The Mayor of Dubrovnik, Mato Frankovic, has spoken out about one of the hottest topics in city, the cruise ship industry. Dubrovnik has been facing the challenges that hundreds of cruise ships and millions of passengers bring with them for the past decade. This year almost 750,000 cruise ship passengers will arrive on 538 mega ships. The drastic level of overcrowding in the summer months is primarily down to the sheer weight of cruise ships. This situation has clearly come to a head for the mayor and speaking to the British newspaper The Telegraph he commented that he would lower the cap of 8,000 visitors to the Old City to 4,000.
The three main entrances into the Old City of Dubrovnik have surveillance cameras installed that work as people counters. This pilot project was started by the former mayor of Dubrovnik, Andro Vlahusic, and was aimed at easing the crowds inside the historic UNESCO protected core. Whereas citizens feared that a barrier would stop them entering the city when the “magic number” was reached this isn’t the case. Instead when the cap is reached the coaches that are due to transport cruise ship passengers to the Old City would be asked to wait until the level of the crowds subsided. In reality this could potentially have thousands of cruise ship passengers waiting in sun baked coaches for hours before their turn to visit. “We don’t want to go with the maximum, we want to go lower than that,” commented Frankovic to The Telegraph.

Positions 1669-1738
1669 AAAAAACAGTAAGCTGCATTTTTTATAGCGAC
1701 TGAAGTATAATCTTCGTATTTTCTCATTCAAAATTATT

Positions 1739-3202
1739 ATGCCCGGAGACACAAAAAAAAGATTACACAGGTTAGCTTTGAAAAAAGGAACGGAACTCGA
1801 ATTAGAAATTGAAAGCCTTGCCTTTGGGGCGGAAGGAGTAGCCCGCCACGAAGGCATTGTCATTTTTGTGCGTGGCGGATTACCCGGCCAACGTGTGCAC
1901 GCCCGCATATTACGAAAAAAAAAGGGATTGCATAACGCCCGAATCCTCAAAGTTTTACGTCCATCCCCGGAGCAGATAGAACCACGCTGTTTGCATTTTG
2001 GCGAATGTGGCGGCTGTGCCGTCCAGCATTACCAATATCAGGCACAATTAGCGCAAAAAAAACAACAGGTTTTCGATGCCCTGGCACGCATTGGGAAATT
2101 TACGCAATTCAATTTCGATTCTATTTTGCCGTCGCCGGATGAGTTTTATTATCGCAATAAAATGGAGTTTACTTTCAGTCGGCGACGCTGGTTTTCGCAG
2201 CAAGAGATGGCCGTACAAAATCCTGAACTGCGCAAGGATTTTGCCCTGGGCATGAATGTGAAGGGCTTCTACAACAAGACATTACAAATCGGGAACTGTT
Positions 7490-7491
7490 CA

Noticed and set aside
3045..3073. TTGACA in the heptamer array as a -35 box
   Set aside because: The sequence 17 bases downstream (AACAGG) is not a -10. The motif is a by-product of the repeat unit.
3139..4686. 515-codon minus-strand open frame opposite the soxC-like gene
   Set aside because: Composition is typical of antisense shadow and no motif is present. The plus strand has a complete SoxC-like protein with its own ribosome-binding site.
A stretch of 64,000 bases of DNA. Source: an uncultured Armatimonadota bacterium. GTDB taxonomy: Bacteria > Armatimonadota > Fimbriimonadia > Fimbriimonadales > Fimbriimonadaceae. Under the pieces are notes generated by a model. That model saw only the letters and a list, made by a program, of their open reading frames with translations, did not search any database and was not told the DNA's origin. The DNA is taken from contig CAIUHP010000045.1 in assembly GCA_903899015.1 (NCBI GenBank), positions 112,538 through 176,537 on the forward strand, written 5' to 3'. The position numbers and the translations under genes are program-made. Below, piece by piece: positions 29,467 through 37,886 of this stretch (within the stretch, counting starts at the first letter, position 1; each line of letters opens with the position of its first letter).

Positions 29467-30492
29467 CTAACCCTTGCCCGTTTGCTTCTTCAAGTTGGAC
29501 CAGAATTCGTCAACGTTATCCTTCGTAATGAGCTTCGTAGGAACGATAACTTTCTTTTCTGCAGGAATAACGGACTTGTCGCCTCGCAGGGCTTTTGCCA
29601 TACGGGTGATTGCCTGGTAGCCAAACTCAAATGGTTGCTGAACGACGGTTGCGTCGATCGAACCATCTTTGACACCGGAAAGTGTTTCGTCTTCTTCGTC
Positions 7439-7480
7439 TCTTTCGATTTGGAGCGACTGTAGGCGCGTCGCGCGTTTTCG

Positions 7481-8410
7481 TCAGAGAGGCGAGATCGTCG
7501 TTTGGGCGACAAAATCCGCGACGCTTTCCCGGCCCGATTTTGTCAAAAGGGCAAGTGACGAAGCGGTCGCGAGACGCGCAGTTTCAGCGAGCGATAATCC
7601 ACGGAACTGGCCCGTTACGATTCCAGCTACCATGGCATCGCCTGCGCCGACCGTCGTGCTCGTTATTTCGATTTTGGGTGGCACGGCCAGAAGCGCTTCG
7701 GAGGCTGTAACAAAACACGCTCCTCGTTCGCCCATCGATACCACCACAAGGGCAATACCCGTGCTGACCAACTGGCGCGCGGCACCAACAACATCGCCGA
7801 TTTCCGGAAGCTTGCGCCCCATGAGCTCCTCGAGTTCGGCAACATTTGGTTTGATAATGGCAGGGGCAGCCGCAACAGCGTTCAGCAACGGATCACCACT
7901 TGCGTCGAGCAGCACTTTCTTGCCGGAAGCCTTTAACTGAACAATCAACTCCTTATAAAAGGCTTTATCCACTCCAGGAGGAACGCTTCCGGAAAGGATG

And Frankovic is looking to go even further to limit the crowds “I am not here to make people happy but to make the quality of life better,” he said. “Some of the cruise lines will disagree with what I’m saying but my main goal is to ensure quality for tourists and I cannot do it by keeping the situation as it is.”
This latest move isn’t the first time that the city government have attempted to combat the cruise crush. A plan entitled 2 plus 1 was floated a decade ago that would limit the number of cruise ships allowed to dock. The plan was a maximum of two cruise ships in the Port of Dubrovnik and one in front of the Old City, therefore limiting the number to a maximum of three a day. Although this plan seemed to have the support of the Port of Dubrovnik at the time it was never implanted. Whether the new mayor will be more successful with his plan is a matter of time. He seems however resolute “We will lose money in the next two years - a million Euros maybe by cutting the number of tourists - but in the future we will gain much more. We deserve to be a top quality destination,” he concluded in his interview with the British newspaper.